I have to admit that sometimes I get jealous of people who’ve had the option of living and working in the same area for their entire lives. They form lots of deep bonds, run into people they know all the time, and have a historical sense of the evolution of a place.
But moving around has its benefits, too.
Parents of young children regularly have the experience of running across adults who haven’t seen the kids in a little while and getting the shocked reaction at how much they’ve grown. The parents don’t really notice the change because they see it happen day by day. But people who go years between seeing the kids notice it immediately.
The same thing holds for locations. When you’re there all the time, you might not notice the degree of change over time. But go some time between visits, and it’s as plain to see as a taller kid.
Last week I attended a statewide OER conference at the County College of Morris, where I worked from 2003 to 2008. (It’s where the blog was born; its title was accurate at the time.) I had only been there one other time since leaving, and that was to visit a program located in a single building. This time I had the run of the campus -- at least during lunch -- so I wandered around the buildings in which I used to spend my days.
In the 11-plus years since I left, of course, there has been plenty of turnover there. Wandering through some of the faculty office corridors that used to be in my division, I only recognized about half of the names on the doors. It was a Friday, so there weren’t many people around, but there were a few. One professor who started there just before me stepped into the hallway, looked at me, paused for a moment, then asked, “Matt?” That seemed about right.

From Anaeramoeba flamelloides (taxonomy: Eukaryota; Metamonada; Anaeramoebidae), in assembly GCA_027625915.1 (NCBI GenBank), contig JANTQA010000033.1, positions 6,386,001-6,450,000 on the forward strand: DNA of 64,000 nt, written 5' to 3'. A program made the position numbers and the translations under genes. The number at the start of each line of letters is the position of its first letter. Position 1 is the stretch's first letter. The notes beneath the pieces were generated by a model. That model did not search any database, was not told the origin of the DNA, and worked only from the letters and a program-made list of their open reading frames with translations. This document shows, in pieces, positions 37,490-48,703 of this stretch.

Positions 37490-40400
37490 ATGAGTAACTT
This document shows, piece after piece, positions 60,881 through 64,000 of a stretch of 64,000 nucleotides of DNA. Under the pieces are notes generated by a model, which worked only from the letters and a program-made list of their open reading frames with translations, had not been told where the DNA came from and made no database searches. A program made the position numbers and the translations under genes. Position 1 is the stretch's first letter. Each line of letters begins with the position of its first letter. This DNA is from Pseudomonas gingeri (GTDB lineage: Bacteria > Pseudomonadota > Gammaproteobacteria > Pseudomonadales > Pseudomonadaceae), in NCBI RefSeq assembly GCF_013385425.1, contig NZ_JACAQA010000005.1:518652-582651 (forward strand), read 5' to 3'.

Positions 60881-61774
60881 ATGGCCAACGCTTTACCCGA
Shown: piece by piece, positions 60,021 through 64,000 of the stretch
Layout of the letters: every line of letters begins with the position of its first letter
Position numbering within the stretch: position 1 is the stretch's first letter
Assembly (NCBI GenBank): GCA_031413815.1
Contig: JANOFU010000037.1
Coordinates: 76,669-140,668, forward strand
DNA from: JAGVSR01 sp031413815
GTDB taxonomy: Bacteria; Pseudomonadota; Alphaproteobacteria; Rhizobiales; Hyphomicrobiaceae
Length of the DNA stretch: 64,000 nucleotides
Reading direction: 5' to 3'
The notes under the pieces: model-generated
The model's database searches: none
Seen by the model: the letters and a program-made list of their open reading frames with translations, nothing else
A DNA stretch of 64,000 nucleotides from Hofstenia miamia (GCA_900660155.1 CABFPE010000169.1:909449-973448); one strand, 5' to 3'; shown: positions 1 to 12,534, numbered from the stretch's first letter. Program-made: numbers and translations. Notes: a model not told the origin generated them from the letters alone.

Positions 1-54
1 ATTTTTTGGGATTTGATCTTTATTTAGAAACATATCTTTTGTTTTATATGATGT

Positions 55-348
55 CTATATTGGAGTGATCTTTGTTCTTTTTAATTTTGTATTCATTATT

Returning to places from the past is always revealing. Walking around Williams, the first thing I notice is my body tensing up. In retrospect, when I was there, I was scared or nervous pretty much all the time. The muscle memory of that fear remains strong, decades after its causes have faded to irrelevance. Walking around Rutgers brings back memories of the lean and hungry 20s, for better and worse. I miss the hair and metabolism of those years, but not the gnawing sense of helplessness, or the nasty apartments.
The first thing that struck me at CCM was that it was physically smaller than I remembered it. That holds with places remembered from childhood, but in those cases, there’s an obvious cause: things look bigger when you’re little. I was in my 30s when I worked at Morris, as tall as I am now, so that’s not it. Some of it was a function of comparison; DeVry was one building, so compared to that, CCM looked huge. Brookdale is half again CCM’s size, so with a different frame of reference, it looks smaller. But it wasn’t just the campus. The room in which the OER meeting was held was one of the larger lecture halls; I used to hold Division meetings there. I didn’t make the connection for a few hours, because it was so much smaller than I had remembered it. I recalled it as cavernous, holding a cast of thousands. It isn’t. And I don’t think it changed.
Realizing that brought back the memory of the feeling of being overwhelmed. I wasn’t any smaller then -- vertically, anyway -- but I felt smaller. I was very much figuring it out as I went along. Characteristically, part of the “figuring it out” process involved writing about it. Back then I was a generation younger than most of my colleagues, and I felt like I had joined a successful TV show somewhere around season seven, after some of its stars had left. In retrospect, I caught the tail end of an era, but there was no way of knowing that at the time.
Walking through now, I felt a confidence that I never felt then. A place that used to intimidate me now seems to be at a much more human scale. It seemed, for lack of a better word, manageable.
Age and experience have their compensations. I don’t get to be the rising young star anymore; I aged out of that a while ago. (Does anyone do “50 over 50” lists?) But having been in various places and lived to tell the tales, an unforced confidence has slowly slipped in. I don’t really notice it day to day, but having stepped away for a while, I couldn’t help but notice how it had grown.
Thanks, CCM, for functioning as an unintentional mirror. I needed that.